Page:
Hagerman - The City of Hagerman, which gives the valley its name, was originally the site of a stagecoach stop (Overland Trail Route) along the Oregon Trail. Remains of this historic pioneer route can still be seen along the west side of the Snake River.


Horse team on the Overland Trail.


   The town itself was officially established in 1892 when Stanley Hageman and Jack Hess opened a combination Post Office/General Store. The town was actually named for Stanley Hageman but a misspelling in the central post office registry changed its official name to Hagerman.

   There was only one store in Hagerman in 1893, when Billy Coltharp established his saloon, originally a barrel of whiskey and a tin cup. Billy lived in two small rooms in the rear of the saloon he built (now the Masonic Hall). He also built the original part of the old Morris Roberts store (now the US Bank). He established the park, which today bears his name and built the Park Opera House (now the American Legion Hall). Billy also helped organize the Hagerman State Bank (located in a corner of the Morris-Roberts Store) and served as its director. This bank later became the National Bank and moved to a new building in 1909 (now the Historical Society Museum). Billy also served as director there.

   Today, the valley is the largest producer of commercial trout in the world. The mild climate and abundance of year round open water make the valley a preferred stop-off for migrating waterfowl. This same abundance of water also provides numerous water sport opportunities.


Hagerman Horse - Equus simplicidens (formerly called Plesippus shoshonensis) - mounted skeleton in the visitor center of Hagerman Fossil Beds National Monument, Idaho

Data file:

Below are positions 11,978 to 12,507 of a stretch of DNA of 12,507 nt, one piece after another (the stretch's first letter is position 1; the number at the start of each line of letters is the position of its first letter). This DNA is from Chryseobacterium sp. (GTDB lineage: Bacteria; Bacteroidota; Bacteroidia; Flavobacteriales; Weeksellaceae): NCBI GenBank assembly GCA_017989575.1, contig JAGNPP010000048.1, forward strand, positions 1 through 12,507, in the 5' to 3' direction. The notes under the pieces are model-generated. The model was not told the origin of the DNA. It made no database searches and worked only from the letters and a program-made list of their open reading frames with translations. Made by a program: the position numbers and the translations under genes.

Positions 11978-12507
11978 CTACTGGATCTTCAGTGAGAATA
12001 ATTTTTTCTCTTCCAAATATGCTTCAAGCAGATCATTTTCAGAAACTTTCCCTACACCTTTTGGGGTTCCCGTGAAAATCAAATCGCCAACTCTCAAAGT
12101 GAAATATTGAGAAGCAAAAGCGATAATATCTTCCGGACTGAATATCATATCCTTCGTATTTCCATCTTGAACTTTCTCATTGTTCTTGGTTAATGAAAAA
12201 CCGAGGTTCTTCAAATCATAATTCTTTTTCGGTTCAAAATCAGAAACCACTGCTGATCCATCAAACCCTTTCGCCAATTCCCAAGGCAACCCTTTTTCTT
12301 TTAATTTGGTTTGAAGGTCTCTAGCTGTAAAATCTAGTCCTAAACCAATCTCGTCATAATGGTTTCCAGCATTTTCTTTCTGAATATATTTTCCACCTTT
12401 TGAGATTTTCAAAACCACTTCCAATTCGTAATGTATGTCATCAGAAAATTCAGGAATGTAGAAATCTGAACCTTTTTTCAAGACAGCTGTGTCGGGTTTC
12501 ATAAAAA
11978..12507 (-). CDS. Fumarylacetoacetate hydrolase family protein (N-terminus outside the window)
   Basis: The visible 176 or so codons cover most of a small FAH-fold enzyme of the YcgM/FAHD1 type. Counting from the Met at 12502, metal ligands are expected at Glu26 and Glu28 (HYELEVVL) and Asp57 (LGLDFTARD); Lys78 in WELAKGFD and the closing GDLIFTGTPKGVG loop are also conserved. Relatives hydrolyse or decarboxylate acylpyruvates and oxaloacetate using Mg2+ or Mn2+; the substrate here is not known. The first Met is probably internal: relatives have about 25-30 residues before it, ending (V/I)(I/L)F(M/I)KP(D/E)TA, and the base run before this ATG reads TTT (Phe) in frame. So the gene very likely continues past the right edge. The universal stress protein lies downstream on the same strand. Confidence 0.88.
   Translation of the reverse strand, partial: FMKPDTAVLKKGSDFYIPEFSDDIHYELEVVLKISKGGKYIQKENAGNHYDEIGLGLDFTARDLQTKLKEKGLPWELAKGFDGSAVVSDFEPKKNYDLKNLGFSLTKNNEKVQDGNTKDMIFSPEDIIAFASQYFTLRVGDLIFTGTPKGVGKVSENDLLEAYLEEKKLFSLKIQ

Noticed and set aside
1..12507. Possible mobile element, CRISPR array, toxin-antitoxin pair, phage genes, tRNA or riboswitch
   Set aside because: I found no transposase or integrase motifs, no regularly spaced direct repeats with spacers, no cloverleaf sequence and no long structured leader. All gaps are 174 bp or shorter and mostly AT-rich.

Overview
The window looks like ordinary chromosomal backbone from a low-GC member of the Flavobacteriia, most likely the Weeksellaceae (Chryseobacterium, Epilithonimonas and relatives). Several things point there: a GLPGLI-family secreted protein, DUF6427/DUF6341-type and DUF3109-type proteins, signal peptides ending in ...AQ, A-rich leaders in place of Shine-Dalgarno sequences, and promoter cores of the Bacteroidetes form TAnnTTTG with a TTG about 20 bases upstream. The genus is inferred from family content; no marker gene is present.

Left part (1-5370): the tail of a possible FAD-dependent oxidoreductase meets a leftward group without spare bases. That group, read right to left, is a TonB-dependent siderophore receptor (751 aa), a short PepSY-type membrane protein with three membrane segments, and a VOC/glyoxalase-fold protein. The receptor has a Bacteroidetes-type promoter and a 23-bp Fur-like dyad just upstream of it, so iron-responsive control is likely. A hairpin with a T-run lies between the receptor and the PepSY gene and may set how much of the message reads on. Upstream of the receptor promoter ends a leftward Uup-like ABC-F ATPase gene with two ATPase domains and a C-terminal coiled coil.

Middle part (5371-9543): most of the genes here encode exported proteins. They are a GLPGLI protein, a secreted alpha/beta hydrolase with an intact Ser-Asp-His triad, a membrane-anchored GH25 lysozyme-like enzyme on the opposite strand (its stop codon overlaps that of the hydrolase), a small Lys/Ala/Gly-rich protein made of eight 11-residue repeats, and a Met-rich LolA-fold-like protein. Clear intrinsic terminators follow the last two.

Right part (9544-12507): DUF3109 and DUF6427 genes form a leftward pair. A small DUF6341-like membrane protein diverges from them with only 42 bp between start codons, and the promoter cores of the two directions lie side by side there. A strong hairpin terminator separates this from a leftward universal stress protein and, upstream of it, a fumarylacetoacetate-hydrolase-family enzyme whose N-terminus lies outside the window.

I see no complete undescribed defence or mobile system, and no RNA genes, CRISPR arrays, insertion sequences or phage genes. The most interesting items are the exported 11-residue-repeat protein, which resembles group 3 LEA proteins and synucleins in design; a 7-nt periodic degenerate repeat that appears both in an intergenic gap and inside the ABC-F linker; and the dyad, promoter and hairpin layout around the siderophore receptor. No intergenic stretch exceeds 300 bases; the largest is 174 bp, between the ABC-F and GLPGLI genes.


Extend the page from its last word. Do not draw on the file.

The Hagerman horse (Equus simplicidens), also called the Hagerman zebra or the American zebra, was a North American species of equid from the Pliocene period and the Pleistocene period. It was one of the oldest horses of the genus Equus. Discovered in 1928 in Hagerman, Idaho, it is believed to have been like the Grévy's zebra of East Africa. It is the state fossil of Idaho.



Tumbling down the canyon side at 250 cubic feet per second, Niagara Springs is a sight you won't soon forget. The churning, icy blue glacial water is a National Natural Landmark and part of the world-famous Thousand Springs complex along the Snake River. The park provides a great opportunity to drive into the 350-foot-deep Snake River Canyon, but be cautious. The road is narrow and steep and not recommended for either motorhomes or large trailers. Once inside the canyon, you'll find year-round fishing in Crystal Springs Lake, including a handicap accessible site. Waterfowl and other wildlife are abundant.


   The Thousand Springs Scenic Byway is a picturesque section of old US 30 in southern Idaho between the towns of Bliss and Buhl, dipping down into the Hagerman Valley and a canyon of the Snake River. The byway takes its name from the numerous streams and rivulets springing forth out of the east wall of that canyon, many of them plainly visible from the road, with the panoramic river in the foreground. These springs are outlets from the Snake River Aquifer, which flows through thousands of square miles of porous volcanic rock and is one of the largest groundwater systems in the world. The aquifer is believed to be fed by the Lost River which disappears into lava flows near Arco, about 90 miles northeast of Hagerman.


   Wendell - The community was named for Wendell Kuhn, son of W.H. Kuhn, who financed an irrigation project. It was established in 1909 and incorporated in Idaho

Wendell Chamber of Commerce


Source: Wikipedia, Gooding County, Elmore County Press


Gooding County


City of Gooding


Gooding Chamber


Hagerman Chamber